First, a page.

Shirley Irons has exhibited in group shows nationally and internationally, including the 2014 Whitney Biennial as part of Critical Practices, Inc. She has had solo exhibitions at White Columns, Queens Museum, Tyler Gallery at Temple University, Staniar Gallery at W&L University, and Gallery Luisotti, Santa Monica where she is represented, and most recently at the Werkstadt Graz, Austria. Her work has been written about in the LA Times, New York Times, Art Papers, Art Monthly, Time Out, Flash Art, Bomb, Acme, among others and she was profiled in the New Yorker Talk of the town. She lives and works in Manhattan.
Your work is primarily based in photography. How long has this been an interest?
Well, a long time. My first camera was a Kodak Brownie. I would take pictures of water and sky, two-tone grey, the horizon line in the center. They were exceedingly boring. Later, when I was maybe 14 years old, I would sit by Great Kills Harbor and copy calendar pictures of, hmmm, the harbor. Much later I came to realize all that a photograph offers as a starting point for painting: the ready-made subject matter (Richter speaks of reducing the tyranny of choice), the impression of objectivity and the distance between the thing photographed, the photographer, the viewer, and the resultant painting which doubles all the previous distances.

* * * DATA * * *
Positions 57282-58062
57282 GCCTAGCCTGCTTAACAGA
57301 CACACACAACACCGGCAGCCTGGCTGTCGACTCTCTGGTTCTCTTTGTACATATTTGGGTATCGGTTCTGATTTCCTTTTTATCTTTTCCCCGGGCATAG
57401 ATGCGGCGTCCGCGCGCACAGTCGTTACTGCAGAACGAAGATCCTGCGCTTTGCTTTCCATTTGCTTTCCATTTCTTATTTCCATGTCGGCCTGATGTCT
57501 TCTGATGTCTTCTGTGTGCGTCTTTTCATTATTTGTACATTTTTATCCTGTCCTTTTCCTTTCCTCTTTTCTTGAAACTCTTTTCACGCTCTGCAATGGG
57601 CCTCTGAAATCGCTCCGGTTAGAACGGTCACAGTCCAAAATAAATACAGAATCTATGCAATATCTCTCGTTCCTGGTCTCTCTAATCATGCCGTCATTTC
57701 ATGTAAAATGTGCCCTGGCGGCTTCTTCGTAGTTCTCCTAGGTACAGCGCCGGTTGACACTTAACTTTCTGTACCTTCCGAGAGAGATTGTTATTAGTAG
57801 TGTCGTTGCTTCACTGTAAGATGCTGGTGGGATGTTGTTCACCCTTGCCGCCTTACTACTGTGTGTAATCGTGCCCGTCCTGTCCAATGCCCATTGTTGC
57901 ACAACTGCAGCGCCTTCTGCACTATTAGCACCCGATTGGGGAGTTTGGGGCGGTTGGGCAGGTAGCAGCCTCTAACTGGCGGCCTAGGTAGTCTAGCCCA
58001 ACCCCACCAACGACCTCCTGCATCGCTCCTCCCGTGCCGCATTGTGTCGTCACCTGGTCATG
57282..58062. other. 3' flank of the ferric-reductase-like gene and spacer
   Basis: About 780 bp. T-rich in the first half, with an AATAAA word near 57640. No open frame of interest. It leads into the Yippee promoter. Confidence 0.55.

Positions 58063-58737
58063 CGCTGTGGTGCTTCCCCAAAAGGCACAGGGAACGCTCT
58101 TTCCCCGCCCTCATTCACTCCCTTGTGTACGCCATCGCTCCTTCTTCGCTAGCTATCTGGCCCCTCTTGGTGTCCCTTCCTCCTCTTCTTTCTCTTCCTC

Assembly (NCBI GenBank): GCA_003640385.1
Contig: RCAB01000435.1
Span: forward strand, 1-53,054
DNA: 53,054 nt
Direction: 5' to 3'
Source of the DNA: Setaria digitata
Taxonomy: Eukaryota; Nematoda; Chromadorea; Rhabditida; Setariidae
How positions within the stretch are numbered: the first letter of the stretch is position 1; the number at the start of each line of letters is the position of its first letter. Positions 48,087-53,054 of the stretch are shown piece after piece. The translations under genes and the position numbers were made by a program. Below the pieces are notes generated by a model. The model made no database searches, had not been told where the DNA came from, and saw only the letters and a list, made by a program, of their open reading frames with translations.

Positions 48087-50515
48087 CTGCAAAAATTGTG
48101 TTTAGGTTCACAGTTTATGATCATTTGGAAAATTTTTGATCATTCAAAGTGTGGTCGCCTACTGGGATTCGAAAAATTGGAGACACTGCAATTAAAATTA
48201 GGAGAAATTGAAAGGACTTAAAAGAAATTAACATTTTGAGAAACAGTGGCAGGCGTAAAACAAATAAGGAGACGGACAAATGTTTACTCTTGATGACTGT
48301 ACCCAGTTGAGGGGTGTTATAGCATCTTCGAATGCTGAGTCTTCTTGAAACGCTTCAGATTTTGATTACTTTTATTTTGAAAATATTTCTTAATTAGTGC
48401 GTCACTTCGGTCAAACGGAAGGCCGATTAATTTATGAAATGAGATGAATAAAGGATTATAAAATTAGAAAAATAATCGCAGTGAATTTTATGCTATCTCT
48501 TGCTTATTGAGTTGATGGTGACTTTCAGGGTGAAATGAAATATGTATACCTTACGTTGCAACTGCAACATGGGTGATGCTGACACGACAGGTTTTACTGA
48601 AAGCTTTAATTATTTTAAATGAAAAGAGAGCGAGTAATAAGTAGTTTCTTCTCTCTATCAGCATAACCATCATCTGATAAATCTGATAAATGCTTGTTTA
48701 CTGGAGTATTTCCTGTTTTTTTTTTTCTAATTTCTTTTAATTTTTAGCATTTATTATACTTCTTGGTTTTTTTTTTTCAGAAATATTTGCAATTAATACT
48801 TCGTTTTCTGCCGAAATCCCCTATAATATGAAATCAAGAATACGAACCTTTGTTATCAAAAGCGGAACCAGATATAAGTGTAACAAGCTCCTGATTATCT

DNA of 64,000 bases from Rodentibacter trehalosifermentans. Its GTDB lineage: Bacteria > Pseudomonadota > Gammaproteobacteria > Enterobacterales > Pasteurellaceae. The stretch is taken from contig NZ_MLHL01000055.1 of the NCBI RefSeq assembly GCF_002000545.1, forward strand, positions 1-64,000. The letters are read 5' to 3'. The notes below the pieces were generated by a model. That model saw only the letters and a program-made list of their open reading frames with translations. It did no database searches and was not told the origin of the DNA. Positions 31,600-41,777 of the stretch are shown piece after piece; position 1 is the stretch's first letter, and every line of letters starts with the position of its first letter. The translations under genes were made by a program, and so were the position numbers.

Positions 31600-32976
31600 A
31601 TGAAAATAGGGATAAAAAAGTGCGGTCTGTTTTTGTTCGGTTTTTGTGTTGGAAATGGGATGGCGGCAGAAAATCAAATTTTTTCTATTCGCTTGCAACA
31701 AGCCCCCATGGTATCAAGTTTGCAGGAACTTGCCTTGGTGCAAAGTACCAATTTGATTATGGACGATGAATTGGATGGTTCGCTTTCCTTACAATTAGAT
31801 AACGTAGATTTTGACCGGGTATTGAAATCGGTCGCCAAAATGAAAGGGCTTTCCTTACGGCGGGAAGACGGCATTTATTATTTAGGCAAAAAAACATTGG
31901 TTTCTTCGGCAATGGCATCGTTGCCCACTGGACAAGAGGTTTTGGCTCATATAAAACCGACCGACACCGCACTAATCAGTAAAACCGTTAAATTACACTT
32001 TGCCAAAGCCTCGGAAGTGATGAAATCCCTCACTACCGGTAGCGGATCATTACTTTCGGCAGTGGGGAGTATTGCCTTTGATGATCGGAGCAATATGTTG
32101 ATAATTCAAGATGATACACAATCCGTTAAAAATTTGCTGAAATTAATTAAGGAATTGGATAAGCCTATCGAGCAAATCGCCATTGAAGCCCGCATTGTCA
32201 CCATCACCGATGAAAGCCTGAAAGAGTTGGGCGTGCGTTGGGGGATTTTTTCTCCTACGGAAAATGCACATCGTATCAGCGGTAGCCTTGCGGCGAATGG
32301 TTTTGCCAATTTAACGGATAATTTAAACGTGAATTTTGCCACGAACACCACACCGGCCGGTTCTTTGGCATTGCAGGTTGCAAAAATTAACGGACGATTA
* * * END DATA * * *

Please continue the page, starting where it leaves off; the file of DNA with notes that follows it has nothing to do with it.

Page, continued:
I work from photographs I’ve taken in indeterminate spaces, areas with a low level of information, places that invoke waiting with its inherent anticipation and anxiety. Airports, highways and hospital corridors featured large, but while thinking about these, and about how signage, landscape and architecture are structured to appear reassuring and benign, I became interested in how we are led through our environment and broadened my subjects to include museums, galleries and conference rooms.
I’m interested in how we read images, how little is enough to be legible, how reflections can act as light and memory. By using cultural conventions I can work toward this. By using paint, I can give those side-glances a moment of slow attention. By using photography I can capture them.